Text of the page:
It's been a busy year for Joanna Town, the head of lighting for the Royal Court Theatre in London. The theatre itself is undergoing a major renovation. Then there are the temporary venues being used in the interim. And Town's career as a freelance lighting designer. She even made her New York debut when the Royal Court's production of The Steward of Christendom moved to the Brooklyn Academy of Music last fall.
Town joined the Royal Court in 1990 as chief electrician and worked first with artistic director Max Stafford-Clark, then Stephen Daldry. "We usually produce 12 to 14 shows a season," says Town, who designs the lighting for three or four of these herself. "The others are done by freelance designers," she explains. In 1994, Town designed lighting for the premiere of The Steward of Christendom, and has been redesigning it ever since, it seems. The show has gone through six permutations: from upstairs in the small theatre at the Royal Court, on a tour of the UK, back to the Royal Court in the larger downstairs space, on to an international tour including 10 weeks in Australia and New Zealand, as well as several trips to Dublin, and then New York.
Directed by Stafford-Clark, the play is a tour-de-force by an actor who never leaves the set as he wanders in his own head from dreams to reality. "The set is a blue-gray box with Plexiglas walls," says Town. "When we are in a reality sequence it looks solid, but when in a dream state, the color of the room changes from blue to lavender." The biggest challenge for Town was that the size of the set changed with each venue, and the light plot grew accordingly. "We always kept the simplicity; that's part of its beauty," Town says.
Not so simple is the renovation of the Royal Court itself, which is scheduled to reopen next fall. Town is part of the renovation team spearheaded by Theatre Projects Consultants. "The facade and the balcony fronts will remain," says Town, who points out that expansion was virtually impossible on the theatre's land-locked site. "There was no room to push out walls, so we could only go up and down a little," she says, noting that the London Underground runs below. "The lighting at the theatre dates to 1955, with an expansion from 80 to 120 circuits during the last decade. We will now expand to 350 circuits."
During the renovation, the Royal Court is performing in two theatres in London's West End, the Duke of York and the Ambassador's, which has been divided temporarily into two spaces. "We brought in the fire curtain," says Town, "and brought 60 seats from our old upstairs theatre to create a theatre on the stage with a fixed grid overhead. We are using the Ambassador's in-house lighting system." The other space is the auditorium where a cantilevered stage covers some of the seats. "The firewall is not soundproof, so we do a show at 7:30pm on one stage and another at 9:30pm on the other."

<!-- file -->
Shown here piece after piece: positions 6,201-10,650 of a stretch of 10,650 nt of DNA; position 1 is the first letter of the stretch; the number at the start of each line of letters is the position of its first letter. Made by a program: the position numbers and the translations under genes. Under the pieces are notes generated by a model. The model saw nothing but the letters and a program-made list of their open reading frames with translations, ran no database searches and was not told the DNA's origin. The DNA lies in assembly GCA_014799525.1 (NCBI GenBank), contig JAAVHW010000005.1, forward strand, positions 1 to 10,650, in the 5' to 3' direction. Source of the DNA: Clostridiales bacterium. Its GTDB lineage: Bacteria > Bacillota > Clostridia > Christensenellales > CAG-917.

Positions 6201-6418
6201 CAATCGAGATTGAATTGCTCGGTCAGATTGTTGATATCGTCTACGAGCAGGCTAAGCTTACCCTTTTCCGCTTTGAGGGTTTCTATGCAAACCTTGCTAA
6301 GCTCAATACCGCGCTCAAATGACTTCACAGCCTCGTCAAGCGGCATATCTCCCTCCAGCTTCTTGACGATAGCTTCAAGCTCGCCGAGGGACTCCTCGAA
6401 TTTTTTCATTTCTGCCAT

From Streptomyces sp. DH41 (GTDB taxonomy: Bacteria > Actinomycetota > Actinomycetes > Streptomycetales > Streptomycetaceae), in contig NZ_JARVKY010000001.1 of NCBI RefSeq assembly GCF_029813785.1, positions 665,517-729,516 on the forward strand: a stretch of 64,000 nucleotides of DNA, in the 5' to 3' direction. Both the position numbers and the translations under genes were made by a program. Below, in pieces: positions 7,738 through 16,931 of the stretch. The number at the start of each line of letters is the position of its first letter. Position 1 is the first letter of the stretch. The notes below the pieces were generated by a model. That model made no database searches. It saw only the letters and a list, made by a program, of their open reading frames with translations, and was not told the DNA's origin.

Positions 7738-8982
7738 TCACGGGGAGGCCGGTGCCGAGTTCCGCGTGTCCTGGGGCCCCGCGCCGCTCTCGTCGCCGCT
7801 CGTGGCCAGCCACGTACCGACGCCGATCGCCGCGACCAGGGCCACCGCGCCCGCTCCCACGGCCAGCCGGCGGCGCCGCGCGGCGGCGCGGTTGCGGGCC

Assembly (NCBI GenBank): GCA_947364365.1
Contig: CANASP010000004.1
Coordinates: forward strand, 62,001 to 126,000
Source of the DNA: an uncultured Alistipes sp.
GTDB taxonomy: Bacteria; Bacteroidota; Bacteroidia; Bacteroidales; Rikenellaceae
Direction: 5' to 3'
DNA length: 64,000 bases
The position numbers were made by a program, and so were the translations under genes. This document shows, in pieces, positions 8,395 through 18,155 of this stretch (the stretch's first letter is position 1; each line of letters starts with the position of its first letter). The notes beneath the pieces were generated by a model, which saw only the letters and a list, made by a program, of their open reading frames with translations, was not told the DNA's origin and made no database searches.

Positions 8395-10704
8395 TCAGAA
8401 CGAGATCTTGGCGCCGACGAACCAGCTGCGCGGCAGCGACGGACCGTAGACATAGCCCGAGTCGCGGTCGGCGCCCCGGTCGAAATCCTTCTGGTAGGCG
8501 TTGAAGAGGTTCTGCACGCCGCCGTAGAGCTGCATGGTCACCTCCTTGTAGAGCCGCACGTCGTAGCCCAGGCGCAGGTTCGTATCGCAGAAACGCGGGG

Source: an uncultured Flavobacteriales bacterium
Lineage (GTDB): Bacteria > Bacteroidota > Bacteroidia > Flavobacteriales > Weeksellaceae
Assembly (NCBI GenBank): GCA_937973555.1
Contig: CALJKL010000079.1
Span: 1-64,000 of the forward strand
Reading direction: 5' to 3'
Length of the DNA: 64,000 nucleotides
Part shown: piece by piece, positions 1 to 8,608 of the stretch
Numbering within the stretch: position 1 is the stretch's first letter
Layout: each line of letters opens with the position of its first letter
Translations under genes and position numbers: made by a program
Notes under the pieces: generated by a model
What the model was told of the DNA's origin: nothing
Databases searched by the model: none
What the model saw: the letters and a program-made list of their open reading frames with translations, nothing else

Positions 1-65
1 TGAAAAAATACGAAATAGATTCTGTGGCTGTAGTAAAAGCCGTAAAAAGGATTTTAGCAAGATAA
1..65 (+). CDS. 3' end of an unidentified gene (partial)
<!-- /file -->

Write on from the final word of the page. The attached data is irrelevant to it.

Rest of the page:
Town began her career as a followspot operator on the piers in Blackpool for a series of popular entertainers. From 1980 to 1983 she worked at the Royal Exchange Theatre in Manchester, which she describes as "a space module suspended in an old corn exchange." From there she made the move to London, and until 1986 worked summers for tent tours around London's parks and winters with the English Touring Opera, then called Opera 80. "We worked in a large variety of venues all over the country, from Sadler's Wells to a sports center in Newcastle," Town recalls. "I learned most of my design skills there. As chief electrician I interpreted the work of many different designers, and that's how I learned my craft."
Now 35 years old, Town has moved from chief electrician to head of lighting for the Royal Court. "I love working in a building as chief electrician," she admits. "I love working with people and building up an electrical department, and creating an easier venue to work in. I also love being at the theatre every night." Her schedule at the Royal Court allows a total of 11 weeks a year to pursue her freelancing as a lighting designer, and she averages 10 to 12 shows per year, both at and away from the Royal Court. Recent productions include Otello and The Marriage of Figaro for the Nice Opera, and La Traviata done on a contemporary set for Music Theatre London, which does small-scale English language versions of classical operas.
"I love the buzz of sitting in an audience or backstage and knowing that every night might be different. I just don't think you can beat live theatre," Town says. "I sometimes feel like a frustrated artist who wants to put things down on canvas, so I find that lighting is a great means to communicate. You can use color to tell the audience what's going on, or to create an emotion." Town admits to a preference for experimenting more with color than with new technology. "I love it, and think it's very exciting, but you shouldn't use technology just for the sake of it. Although the new equipment is so much better; it has made our lives much easier. I say that, and yet I love The Steward of Christendom because it is so old-fashioned and basic."
Town might enjoy the challenge of working on a film, and she has just started to do a bit of architectural lighting design. "I like shaping a space for different events," she says. But it is unlikely she will ever abandon the stage. "As a freelance designer I get to pick and choose my shows and have the advantage of doing good plays. I never wanted to do anything else and cannot imagine not working in the theatre."